Tomorrow I fly back to Seattle for a few days; my brother-in-law is getting married. My wife flew up today. Last night she was having a hard time packing--what to wear? what does it feel like to be chily? We've forgotten...(It's supposed to hit 100 degrees in Tucson today--unusually warm, even for here)
I get a bit nostalgic in September: the changing season, thinking back to past moves...
It was in this month when I first moved to Seattle eleven years ago...and then in September of the following year, I moved to Paris.
Those were heady days, even under grey skies, to be in one's early 20's, in such very different places, alone but not lonely...
The phrase 'decadal oscillation' comes to mind...Yes, the term has to do with specific climactic variations, but I like the sound of it. Ten years may be an arbitrary division of time, but it's how we categorize trends and epochs...Where will we be ten years from now?
So, September a decade ago. Paris in autumn. Leaves beginning to fall and the back-to-the-routine-traffic along the Seine. The gargoyles of Notre Dame looking over the Latin Quarter--domain of books and cheap eats for students, now that the summer tourists have all gone home:
It had been only a year and a half, then, since my father had died, and in some ways, as I got to know Paris, I felt I was chasing his echo from decades before. He had, before meeting my mother, lived in Europe for several years, and I remember how he described his surprise at the size of the Eiffel Tower when he first went to Paris. He said he'd fully intended to go up it, but when he drove by the base, and realized the scale of the thing...well, he reconsidered...It's strange, as a young boy, to first learn of your father's phobias. Heights and enclosed-spaces--evidently, not my father's favorite combination. And so up the Eiffel Tower he never went!
Before he became ill and died, my father and I had begun having those conversations-over-coffee that make one finally realize, oh, here we are, face to face, adult to adult--still father and son, but no longer father and child...and as I would stop for a café-crème in one of Paris' innumerable cafés, I couldn't help but engage in internal soliloquies: what would I be saying to Dad right now, if he were here..
All this remembering of the past...
It reminds me of a passage from some of the writings of Rilke, the great German poet (1875-1926) and some of his musings on what it means to think and write--anything, not just poetry--about the past:
...Ah, poems amount to so little when you write them too early in your life. You ought to wait and gather sense and sweetness for a whole lifetime, and a long one if possible, and then, at the very end, you might perhaps be able to write ten good lines.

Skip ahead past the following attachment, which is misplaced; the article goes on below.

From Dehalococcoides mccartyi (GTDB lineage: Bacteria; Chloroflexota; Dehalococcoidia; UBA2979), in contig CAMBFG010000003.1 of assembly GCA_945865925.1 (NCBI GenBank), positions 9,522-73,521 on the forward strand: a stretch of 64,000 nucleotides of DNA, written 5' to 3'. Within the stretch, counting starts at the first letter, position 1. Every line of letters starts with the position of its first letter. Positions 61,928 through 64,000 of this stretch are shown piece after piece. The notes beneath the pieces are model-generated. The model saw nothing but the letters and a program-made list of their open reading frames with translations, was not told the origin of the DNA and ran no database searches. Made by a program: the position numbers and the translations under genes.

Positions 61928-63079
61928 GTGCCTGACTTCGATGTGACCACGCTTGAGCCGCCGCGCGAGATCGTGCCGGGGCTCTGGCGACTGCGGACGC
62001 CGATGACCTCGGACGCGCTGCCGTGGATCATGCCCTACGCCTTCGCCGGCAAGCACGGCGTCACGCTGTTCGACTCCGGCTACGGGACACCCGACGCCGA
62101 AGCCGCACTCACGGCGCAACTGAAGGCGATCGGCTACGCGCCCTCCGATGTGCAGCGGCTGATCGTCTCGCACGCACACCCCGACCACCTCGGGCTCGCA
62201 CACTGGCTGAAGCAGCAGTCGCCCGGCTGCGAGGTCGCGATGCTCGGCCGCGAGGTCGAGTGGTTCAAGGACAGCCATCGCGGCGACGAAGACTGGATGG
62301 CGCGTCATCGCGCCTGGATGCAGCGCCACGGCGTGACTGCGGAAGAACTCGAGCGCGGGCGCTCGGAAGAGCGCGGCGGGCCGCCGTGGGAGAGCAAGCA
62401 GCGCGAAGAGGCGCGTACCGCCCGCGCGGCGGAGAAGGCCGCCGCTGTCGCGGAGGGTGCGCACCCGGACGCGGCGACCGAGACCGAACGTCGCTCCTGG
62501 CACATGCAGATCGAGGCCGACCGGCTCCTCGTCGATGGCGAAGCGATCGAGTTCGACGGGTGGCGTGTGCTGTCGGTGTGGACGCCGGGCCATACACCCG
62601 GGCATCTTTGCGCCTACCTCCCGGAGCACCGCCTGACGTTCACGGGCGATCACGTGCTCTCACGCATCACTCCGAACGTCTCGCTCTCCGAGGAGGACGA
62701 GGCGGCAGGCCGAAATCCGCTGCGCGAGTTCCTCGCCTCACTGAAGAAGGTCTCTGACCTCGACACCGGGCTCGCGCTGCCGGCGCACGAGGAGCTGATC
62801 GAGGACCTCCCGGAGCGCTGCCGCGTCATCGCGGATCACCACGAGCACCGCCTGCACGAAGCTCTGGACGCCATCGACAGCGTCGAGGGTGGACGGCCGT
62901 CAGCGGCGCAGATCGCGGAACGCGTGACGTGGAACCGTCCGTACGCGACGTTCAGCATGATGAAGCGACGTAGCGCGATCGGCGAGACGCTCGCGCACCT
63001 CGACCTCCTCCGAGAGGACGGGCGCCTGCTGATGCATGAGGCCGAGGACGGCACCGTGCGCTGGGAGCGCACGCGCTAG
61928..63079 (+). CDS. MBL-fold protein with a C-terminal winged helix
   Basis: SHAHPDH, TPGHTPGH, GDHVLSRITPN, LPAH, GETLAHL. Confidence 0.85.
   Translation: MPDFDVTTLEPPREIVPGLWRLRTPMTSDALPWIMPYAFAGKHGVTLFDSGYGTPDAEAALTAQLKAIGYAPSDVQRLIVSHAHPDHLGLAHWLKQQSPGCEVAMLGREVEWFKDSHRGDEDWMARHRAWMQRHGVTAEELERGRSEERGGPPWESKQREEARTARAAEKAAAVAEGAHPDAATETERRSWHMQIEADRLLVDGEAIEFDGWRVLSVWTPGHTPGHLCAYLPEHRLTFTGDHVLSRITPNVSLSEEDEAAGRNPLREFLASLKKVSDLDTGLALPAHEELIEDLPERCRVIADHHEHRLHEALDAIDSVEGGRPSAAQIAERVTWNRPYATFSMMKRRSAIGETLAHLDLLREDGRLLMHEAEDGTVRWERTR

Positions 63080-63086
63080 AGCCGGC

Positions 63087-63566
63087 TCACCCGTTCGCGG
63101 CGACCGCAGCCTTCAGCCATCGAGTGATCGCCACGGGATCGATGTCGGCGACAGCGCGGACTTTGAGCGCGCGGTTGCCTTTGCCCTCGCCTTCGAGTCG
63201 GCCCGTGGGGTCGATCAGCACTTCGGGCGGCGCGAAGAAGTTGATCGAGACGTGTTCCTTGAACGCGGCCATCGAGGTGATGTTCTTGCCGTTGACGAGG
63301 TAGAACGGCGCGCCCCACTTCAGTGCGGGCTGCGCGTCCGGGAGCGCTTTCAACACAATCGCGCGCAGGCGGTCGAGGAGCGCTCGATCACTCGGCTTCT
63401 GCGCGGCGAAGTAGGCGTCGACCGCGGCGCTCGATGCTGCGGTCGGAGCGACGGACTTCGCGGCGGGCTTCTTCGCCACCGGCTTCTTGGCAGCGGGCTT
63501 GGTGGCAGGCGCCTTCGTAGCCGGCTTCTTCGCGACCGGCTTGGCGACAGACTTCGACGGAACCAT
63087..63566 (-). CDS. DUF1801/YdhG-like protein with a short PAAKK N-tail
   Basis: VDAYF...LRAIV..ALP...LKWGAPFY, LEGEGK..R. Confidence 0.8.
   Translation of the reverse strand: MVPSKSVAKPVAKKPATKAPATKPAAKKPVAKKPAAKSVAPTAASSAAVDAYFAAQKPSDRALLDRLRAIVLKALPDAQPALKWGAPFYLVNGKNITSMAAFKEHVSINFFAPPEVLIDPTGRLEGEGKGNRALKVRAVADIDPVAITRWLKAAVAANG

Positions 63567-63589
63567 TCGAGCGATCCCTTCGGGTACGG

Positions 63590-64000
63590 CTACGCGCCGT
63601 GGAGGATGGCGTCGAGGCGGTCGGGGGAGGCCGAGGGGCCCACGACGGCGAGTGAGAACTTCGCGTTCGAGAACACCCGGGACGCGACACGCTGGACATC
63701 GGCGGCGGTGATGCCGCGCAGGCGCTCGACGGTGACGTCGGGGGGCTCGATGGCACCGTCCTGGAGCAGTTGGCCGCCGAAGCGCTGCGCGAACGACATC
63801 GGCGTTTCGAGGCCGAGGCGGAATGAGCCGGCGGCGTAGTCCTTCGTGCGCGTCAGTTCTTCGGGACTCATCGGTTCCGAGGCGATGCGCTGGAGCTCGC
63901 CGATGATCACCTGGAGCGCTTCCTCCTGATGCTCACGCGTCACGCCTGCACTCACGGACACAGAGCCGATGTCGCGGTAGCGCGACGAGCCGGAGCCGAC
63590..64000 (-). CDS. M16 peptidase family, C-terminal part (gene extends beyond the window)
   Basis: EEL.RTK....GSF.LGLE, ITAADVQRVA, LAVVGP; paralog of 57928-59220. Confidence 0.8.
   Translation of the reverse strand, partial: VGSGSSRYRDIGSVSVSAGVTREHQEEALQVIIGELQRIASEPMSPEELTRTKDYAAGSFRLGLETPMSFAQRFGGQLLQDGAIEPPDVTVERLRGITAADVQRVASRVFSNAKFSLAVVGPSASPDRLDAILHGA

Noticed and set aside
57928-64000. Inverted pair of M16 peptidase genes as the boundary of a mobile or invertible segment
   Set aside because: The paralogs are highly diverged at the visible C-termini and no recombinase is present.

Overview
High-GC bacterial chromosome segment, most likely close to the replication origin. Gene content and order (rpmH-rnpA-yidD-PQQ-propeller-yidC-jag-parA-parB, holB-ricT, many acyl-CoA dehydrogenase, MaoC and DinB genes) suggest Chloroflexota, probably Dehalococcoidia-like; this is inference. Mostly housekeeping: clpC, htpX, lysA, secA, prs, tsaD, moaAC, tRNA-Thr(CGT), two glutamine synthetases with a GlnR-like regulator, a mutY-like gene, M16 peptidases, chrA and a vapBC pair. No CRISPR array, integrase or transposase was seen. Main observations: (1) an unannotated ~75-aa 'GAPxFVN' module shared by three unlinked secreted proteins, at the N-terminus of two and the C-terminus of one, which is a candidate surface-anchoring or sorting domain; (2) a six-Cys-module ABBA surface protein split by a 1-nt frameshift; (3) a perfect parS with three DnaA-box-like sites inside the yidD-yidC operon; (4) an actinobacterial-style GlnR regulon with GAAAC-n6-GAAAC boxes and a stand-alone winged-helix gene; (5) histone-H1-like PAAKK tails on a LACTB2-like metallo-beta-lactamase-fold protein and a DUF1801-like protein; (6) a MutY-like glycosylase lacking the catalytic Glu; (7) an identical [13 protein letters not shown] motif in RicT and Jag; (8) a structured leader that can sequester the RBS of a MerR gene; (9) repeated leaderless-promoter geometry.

For poems are not, as people think, simply emotions (one has emotions early enough)--they are experiences.
For the sake of a single poem, you must see many cities, many people and Things, you must understand animals, must feel how birds fly, and know the gesture which small flowers make when they open in the morning.
You must be able to think back to streets in unknown neighborhoods, to unexpected encounters, and to partings you had long seen coming; to days of childhood whose mystery is still unexplained, to parents whom you had to hurt when they brought in a joy and you didn't pick it up (it was a joy meant for somebody else--); to childhood illnesses that began so strangely with so many profound and difficult transformations, to days in quiet, restrained rooms and to mornings by the sea, to the sea itself, to seas, to nights of travel that rushed along high overhead and went flying with all the stars,--and it is still not enough to be able to think of all that.
You must have memories of many nights of love, each one different from all the others, memories of women screaming in labor, and of light, pale, sleeping girls who have just given birth and are closing again.
But you must also have been beside the dying, must have sat beside the dead in the room with the open window and the scattered noises.
And it is not yet enough to have memories. You must be able to forget them when they are many, and you must have the immense patience to wait until they return.
For the memories themselves are not important. Only when they have changed into our very blood, into glance and gesture, and are nameless, no longer to be distinguished from ourselves--only then can it happen that in some very rare hour the first word of a poem arises in their midst and goes forth from them.
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